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Lucarelli v. Pennymac Loan Services

United States District Court, N.D. Ohio

August 21, 2017

PENNYMAC LOAN SERVICES, et al., Defendants.




         On August 9, 2017, pro se Plaintiff Andrea Lucarelli Sealey filed this in forma pauperis action against the following Defendants: PennyMac Loan Services, LLC, David A. Sector, John C. Dugan, Michael S. Piwowar, Kara M. Stein, Secretary of State, Maverick Funding Corp., bill Beckmann, Jennifer N. Templeton, Esq., Bethany L. Suttinger, Ginnie Mae, Tom Yoshida, Clifford Pinkney, and Jane and John Does. Plaintiff challenges a judgment of foreclosure against her and the prospective sale of the property foreclosed upon pursuant to a judgment in the Cuyahoga County Court of Common Pleas. See PennyMac Loan Services, LLC v. Lucarelli, http/, Cuy. Cty. Comm. Pls. No. CV-15-844833. She asserts violation of her civil rights and numerous statutory and state law theories to support this challenge. For the reasons stated below, this action is dismissed pursuant to 28 U.S.C. § 1915(e).


         Although pro se pleadings are liberally construed, Boag v. MacDougall, 454 U.S. 364, 365 (1982) (per curiam), the district court is required to dismiss an action under 28 U.S.C. § 1915(e) if it fails to state a claim upon which relief can be granted, or if it lacks an arguable basis in law or fact.[1] Neitzke v. Williams, 490 U.S. 319 (1989); Hill v. Lappin, 630 F.3d 468, 470 (6thCir. 2010).

         A cause of action fails to state a claim upon which relief may be granted when it lacks “plausibility in the complaint.” Bell At. Corp. v. Twombly, 550 U.S. 544, 564 (2007). A pleading must contain a “short and plain statement of the claim showing that the pleader is entitled to relief.” Ashcroft v. Iqbal, 556 U.S. 662, 677-78 (2009). The factual allegations in the pleading must be sufficient to raise the right to relief above the speculative level on the assumption that all the allegations in the complaint are true. Twombly, 550 U.S. at 555. The plaintiff is not required to include detailed factual allegations, but must provide more than “an unadorned, the-defendant-unlawfully-harmed-me accusation.” Iqbal , 556 U.S. at 678 (2009). A pleading that offers legal conclusions or a simple recitation of the elements of a cause of action will not meet this pleading standard. Id.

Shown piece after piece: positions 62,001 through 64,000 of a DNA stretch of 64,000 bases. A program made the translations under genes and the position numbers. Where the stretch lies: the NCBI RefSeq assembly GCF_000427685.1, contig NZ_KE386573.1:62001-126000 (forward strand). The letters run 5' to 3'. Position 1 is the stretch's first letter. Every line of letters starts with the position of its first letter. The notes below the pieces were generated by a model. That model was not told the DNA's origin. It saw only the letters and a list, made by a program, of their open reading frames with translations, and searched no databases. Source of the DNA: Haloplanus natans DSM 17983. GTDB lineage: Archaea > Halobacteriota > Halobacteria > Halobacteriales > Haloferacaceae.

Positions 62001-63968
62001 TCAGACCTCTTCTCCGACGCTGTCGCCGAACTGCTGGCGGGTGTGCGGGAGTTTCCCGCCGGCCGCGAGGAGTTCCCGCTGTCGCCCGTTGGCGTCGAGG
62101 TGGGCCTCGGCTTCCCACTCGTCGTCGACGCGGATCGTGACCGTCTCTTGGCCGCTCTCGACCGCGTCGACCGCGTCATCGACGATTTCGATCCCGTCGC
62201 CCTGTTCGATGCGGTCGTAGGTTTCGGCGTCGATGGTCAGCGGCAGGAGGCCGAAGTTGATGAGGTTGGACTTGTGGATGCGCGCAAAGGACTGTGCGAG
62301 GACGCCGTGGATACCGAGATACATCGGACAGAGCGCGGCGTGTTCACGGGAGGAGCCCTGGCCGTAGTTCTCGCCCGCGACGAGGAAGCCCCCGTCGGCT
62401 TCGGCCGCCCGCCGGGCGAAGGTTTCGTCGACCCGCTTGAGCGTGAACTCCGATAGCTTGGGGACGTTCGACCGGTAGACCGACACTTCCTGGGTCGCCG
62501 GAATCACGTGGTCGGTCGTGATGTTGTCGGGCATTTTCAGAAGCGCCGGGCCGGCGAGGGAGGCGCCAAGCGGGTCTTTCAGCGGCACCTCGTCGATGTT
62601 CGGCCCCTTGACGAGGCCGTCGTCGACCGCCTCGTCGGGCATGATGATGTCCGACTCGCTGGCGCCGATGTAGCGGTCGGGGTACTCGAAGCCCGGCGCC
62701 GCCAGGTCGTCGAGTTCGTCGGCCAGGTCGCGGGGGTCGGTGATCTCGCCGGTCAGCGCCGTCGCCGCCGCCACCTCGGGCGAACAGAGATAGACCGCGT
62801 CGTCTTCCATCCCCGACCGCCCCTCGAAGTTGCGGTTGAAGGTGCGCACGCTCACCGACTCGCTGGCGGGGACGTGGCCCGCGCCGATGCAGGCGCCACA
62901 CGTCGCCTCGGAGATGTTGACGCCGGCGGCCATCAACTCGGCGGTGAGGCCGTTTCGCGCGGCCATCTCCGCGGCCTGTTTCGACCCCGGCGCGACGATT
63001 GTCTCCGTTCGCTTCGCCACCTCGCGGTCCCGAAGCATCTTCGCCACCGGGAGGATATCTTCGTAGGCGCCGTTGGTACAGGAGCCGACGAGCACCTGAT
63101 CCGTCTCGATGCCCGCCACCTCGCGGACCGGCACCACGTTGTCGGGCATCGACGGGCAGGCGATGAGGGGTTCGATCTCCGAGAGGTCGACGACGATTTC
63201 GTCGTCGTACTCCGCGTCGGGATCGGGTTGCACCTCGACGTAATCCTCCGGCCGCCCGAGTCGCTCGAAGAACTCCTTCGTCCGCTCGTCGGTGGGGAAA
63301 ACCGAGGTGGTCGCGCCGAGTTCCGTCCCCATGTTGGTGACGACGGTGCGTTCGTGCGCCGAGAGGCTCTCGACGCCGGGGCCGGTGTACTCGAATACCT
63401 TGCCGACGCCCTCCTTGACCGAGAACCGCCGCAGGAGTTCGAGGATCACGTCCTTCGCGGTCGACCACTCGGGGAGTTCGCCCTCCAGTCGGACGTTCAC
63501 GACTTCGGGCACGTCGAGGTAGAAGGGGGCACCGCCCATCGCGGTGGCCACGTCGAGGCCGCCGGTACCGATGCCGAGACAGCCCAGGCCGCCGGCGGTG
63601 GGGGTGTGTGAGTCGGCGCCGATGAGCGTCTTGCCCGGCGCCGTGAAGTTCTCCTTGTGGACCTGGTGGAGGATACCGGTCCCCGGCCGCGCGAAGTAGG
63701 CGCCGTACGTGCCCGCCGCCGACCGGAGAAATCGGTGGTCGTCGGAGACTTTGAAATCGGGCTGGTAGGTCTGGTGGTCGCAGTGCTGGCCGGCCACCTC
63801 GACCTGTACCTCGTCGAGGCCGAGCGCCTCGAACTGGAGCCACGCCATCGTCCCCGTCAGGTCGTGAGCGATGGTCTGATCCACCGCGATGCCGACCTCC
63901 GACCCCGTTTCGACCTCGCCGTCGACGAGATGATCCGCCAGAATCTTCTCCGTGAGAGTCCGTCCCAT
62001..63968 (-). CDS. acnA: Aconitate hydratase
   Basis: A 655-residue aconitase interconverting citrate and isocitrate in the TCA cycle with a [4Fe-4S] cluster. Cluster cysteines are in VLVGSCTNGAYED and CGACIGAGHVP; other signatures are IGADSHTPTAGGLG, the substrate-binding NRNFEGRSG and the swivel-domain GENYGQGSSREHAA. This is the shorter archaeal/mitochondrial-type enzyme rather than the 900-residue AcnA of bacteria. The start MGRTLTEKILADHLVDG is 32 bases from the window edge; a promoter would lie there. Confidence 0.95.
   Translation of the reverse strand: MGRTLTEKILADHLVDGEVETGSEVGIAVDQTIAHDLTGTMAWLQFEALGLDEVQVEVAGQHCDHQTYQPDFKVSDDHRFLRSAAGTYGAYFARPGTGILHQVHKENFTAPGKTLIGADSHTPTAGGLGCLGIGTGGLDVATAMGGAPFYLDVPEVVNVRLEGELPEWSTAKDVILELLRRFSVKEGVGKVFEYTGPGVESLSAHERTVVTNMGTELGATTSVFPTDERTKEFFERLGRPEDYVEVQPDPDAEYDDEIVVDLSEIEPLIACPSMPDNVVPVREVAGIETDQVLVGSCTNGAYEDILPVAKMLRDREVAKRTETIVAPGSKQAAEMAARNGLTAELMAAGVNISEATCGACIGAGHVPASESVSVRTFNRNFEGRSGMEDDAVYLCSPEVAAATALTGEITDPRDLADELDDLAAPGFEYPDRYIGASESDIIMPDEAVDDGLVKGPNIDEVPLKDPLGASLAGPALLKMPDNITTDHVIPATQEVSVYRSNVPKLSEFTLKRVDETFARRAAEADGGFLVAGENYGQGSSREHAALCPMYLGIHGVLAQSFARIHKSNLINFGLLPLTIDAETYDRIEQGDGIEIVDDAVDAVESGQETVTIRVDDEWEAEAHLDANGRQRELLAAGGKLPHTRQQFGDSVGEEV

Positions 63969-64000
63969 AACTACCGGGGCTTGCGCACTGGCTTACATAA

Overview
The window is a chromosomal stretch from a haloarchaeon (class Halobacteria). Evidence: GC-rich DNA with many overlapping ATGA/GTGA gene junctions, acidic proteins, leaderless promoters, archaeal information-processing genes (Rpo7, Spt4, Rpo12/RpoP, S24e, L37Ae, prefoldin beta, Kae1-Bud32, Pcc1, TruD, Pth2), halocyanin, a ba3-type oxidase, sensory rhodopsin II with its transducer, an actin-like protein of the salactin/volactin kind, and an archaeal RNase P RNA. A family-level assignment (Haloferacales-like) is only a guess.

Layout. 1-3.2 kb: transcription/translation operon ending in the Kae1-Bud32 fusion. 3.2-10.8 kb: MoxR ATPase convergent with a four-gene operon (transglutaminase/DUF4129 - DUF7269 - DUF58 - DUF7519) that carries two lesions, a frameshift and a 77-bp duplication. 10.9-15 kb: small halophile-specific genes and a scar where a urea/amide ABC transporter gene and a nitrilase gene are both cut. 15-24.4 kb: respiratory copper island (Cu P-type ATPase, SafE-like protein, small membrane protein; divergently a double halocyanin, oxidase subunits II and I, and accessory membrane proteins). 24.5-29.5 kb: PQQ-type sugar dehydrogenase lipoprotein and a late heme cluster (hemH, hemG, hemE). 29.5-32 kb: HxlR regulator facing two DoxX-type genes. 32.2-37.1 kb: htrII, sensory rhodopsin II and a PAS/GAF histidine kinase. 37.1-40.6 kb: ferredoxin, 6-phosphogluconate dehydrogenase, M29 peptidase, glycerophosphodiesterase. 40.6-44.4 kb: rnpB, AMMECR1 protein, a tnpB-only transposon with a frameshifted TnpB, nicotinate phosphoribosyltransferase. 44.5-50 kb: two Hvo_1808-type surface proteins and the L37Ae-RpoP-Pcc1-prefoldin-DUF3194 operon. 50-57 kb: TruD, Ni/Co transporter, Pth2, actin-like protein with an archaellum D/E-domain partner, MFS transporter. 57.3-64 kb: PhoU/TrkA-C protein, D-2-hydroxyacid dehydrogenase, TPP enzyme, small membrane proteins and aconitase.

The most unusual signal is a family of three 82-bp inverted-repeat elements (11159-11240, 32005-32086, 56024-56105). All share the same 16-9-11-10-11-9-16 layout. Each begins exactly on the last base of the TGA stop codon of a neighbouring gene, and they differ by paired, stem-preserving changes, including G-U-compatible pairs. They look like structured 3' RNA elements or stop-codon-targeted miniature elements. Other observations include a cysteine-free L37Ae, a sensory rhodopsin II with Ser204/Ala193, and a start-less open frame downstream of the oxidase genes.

United States District Courts do not have jurisdiction to overturn state court decisions even if the request to reverse the state court judgment is based on an allegation that the state court's action was unconstitutional. Exxon Mobil Corp. v. Saudi Basic Indus. Corp., 544 U.S. 280, 292 (2005). Federal appellate review of state court judgments can only occur in the United States Supreme Court, by appeal or by writ of certiorari. Id. Under this principle, generally referred to as the Rooker-Feldman doctrine, a party losing her case in state court is barred from seeking what in substance would be appellate review of the state judgment in a United States District Court based on the party's claim that the state judgment itself violates her federal rights. Berry v. Schmitt, 688 F.3d 290, 298-99 (6th Cir. 2012).